Sins of omission such as frequency extremes and output capability. Get the midrange right first. No receivers.

    rw

  22. #22
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    I will always sacrifice the ability to play loud but the trade off must that I hear all of the spit in Miles' trumpet at low volume.

    I hope the 2a3 amp I just ordered will give me that and then some.

  23. #23
    Super Moderator Site Moderator JohnMichael's Avatar
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    I can easily sacrifice the lowest bass. Partly due to the difficulty of acheiving low bass in a smaller space. Of course there is greater expense to reach the lowest lows. I will also accept a smaller soundstage again due to room size.
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  24. #24
    Retro Modernist 02audionoob's Avatar
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    At the bottom of the stated budget range, I'd give up quite a bit...especially power and deep bass. I'd even tolerate some brightness or earthiness. I'd just try to get the midrange right, which is actually no small challenge on $1500. I'd definitely go with vintage gear with that budget.

    I'd even venture to say the compromises would be evident in a decent $15,000 system, unless we're talking about getting everything for bargain prices on the used market. I'd still be willing to give up some power. I'd no longer tolerate brightness or roughness around the edges, though. Let's say I bought the following:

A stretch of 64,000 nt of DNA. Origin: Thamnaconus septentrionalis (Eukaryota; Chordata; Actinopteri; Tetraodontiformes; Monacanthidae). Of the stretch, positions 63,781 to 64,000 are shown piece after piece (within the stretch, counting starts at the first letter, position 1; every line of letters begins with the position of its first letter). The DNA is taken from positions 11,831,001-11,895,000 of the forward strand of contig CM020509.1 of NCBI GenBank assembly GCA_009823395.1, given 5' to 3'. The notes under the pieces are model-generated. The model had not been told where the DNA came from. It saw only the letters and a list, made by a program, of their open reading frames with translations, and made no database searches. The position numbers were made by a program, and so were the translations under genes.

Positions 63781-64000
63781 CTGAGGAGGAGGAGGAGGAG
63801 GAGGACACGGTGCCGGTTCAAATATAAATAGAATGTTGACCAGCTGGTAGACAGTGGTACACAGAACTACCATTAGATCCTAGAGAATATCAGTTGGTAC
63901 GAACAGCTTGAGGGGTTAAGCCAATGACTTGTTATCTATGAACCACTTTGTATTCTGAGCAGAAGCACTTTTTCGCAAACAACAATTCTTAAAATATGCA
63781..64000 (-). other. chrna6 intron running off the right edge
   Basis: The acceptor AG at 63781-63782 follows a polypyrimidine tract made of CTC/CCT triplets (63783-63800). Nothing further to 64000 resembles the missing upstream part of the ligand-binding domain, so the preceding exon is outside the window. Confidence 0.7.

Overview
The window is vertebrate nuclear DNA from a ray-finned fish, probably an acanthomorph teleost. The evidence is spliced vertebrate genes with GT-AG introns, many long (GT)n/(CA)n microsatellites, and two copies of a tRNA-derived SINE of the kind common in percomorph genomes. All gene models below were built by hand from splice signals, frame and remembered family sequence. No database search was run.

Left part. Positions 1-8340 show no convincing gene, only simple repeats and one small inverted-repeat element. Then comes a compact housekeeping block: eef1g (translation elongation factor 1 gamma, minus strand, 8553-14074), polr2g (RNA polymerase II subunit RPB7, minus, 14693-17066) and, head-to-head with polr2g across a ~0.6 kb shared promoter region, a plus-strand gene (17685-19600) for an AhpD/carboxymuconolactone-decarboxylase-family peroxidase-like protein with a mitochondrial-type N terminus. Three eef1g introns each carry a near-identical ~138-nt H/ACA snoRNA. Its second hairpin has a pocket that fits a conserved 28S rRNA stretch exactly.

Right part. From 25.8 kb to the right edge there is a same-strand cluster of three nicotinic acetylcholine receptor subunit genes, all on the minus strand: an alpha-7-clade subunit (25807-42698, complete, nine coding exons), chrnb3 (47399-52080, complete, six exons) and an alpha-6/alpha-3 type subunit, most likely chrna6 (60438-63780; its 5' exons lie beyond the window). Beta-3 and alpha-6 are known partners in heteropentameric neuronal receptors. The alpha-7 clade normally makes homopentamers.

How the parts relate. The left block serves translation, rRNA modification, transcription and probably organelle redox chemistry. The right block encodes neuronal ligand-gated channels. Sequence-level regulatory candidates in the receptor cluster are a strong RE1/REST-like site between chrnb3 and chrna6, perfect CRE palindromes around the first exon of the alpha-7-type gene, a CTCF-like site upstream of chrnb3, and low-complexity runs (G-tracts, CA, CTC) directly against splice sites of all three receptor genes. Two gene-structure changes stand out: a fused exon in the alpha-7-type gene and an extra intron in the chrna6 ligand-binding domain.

Audio Research VSi60 - $4,000
    Rega Saturn - $2,500
    Rega P5 with TTPSU and Exact cartridge - $2,500
    PS Audio GCPH - $1,000
    ProAc Response D2 speakers - $3,000

    I've spent $13,000 at that point and I've still got only 50 watts of amplifier power. But I'm a happy camper.

  25. #25
    Do What? jrhymeammo's Avatar
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    Quote Originally Posted by RGA
    Ajani

    The problem is your budget is quite a large range. At $1500 you are forced into a whole lot of compromises that you are not forced into at $15000.

    At $15,000 I can have an Audio Note AN E/Spe HE, Oto Phono SE, and a DAC 2.1 sig to go along with whatever CD player.............
    AN gear? That's too much of compromise for me... JK.
    I have yet to experience first hand on how AN attracts some audiophiles so no further comments.

    $15K is ALOT of money, but aint enough in my opinion when buying new. Compromise buying new gear, and get some kick ass used components.
    Also, $15K isn't enough for room reconstruction. So compromise room aesthetics and get some ugly acoustical treatment panels and diffusors.